Leon Britton has revealed he considered retirement before helping Swansea stay in the Premier League last season.
Club captain Britton's future looked bleak when Paul Clement overlooked the 34-year-old veteran during the first few months of his tenure.
But Britton got his chance with Swansea in dire relegation straits and the midfielder played a huge role, with 13 points from the last five games keeping the Welsh club in the top flight.
Britton subsequently signed a new one-year contract in June with the option of another 12 months, but admits he felt his time at Swansea was close to an end after playing over 520 games.
"There have been times like that [thinking about retirement], I'm not going to lie,'' Britton said ahead of Swansea's Premier League opener at Southampton.
"There are times when you train hard, but if you're not playing on the weekend it's difficult.
"As much as I love training, there's no better buzz as a footballer than stepping out on the pitch and playing.
"I've got this year with the option of another year, depending on how many games I play. So if the worst-case scenario was I didn't hit the amount of games, then we'd have to see what happens at the end of the season.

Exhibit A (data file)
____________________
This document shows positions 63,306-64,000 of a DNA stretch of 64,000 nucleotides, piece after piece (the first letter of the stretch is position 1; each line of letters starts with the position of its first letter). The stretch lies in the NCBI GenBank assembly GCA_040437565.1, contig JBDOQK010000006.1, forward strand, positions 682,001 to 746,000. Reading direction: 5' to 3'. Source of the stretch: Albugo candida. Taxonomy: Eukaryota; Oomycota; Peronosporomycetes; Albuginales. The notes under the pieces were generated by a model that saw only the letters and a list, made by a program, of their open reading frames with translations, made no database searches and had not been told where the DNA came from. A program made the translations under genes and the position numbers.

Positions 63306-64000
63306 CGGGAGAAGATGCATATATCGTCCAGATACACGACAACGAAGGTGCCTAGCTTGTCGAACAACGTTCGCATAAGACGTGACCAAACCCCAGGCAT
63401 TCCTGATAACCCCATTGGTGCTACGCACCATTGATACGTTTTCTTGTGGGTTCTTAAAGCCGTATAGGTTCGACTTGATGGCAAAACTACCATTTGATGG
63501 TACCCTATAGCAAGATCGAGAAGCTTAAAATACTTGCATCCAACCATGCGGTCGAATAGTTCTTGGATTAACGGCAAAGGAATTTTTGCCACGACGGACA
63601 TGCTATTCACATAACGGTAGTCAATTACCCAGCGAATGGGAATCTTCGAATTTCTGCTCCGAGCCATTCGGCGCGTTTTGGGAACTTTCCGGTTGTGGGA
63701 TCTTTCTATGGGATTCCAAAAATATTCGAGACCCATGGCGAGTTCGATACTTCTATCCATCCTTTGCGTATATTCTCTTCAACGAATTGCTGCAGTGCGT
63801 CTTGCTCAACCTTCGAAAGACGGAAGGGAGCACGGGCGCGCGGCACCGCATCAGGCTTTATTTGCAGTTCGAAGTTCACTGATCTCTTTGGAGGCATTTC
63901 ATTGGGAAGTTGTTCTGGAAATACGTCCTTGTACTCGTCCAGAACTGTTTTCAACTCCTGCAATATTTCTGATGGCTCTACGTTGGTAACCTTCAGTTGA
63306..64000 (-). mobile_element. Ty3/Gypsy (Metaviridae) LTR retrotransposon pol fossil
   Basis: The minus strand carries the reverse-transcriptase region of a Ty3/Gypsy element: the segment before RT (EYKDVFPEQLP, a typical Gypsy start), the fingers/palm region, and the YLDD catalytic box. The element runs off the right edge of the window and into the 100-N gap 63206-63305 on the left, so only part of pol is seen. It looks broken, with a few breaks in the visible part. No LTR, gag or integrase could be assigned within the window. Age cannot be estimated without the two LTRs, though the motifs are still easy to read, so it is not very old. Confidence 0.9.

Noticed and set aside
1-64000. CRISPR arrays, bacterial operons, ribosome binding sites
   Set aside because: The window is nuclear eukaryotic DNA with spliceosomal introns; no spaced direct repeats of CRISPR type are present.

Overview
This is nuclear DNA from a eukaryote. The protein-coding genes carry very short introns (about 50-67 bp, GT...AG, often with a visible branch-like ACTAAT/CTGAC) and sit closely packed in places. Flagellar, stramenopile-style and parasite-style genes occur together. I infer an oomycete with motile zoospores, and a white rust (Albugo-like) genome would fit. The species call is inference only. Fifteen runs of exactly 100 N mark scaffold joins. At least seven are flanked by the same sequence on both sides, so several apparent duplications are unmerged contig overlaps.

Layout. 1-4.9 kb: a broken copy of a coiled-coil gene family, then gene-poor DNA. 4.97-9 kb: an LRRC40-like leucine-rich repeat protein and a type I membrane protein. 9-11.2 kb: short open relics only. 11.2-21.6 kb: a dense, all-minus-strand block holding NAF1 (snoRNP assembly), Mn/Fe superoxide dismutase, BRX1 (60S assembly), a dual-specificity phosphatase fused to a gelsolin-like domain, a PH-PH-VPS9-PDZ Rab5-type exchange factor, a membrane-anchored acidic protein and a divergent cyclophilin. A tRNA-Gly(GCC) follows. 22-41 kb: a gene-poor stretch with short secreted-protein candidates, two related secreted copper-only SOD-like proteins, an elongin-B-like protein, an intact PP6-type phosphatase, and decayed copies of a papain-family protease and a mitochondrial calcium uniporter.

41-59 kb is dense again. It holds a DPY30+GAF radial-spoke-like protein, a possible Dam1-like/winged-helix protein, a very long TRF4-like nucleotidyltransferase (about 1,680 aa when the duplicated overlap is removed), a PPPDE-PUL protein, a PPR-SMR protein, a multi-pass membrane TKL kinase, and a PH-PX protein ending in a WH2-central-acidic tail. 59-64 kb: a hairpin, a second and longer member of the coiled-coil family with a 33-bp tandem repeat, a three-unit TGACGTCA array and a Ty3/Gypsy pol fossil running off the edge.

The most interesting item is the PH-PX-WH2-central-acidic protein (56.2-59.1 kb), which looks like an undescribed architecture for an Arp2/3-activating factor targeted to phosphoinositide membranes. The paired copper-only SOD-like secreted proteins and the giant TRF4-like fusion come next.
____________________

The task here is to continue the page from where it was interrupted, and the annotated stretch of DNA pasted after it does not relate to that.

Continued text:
"But I still feel fit, I still feel strong.''
Head coach Clement plainly showed his gratitude at the midfielder's efforts by admitting he drank from a mug, sent in by a supporter, with the words 'Keep calm and play Britton'.
The Londoner said he shared a joke with Clement about the mug, but Britton's influence on Swansea's survival last season extended to events beyond the pitch.
Before his return against Stoke he brought 25 copies of Jack to a King -- a film that charts Swansea's rise through the divisions -- to the training ground to show what the club means to the community.
Britton was also behind the playing squad putting in £70,000 to fund supporters' tickets for the crunch clash at Sunderland -- a game which Swansea won 2-0 to secure their top-flight status.
"When you play in some of those games, with the atmosphere and what's riding on them, there's big pressure -- but it's enjoyable,'' said Britton.
"It's what you want to be involved in and, as long as I keep myself fit and in good health, I feel I can contribute to this team.
"What I wouldn't want to do is outstay my welcome. I wouldn't want to go out there if I couldn't do what I've always been able to do.''
Part of Britton's new deal was being guaranteed a coaching role at Swansea once he has finished his playing career.
He has completed his A Licence course, but admits his playing commitments means his Pro Licence must wait for now.
"It will be easier for me to do that when I've finished [playing] and I'm coaching full-time,'' Britton said.
"I'm ready to go now and hopefully this year we won't have those [relegation] worries we've had in the last couple of seasons.
"In the last two years Paul has been our fourth manager. That's been unsettling and shows we've been underperforming as a squad and as a football club.''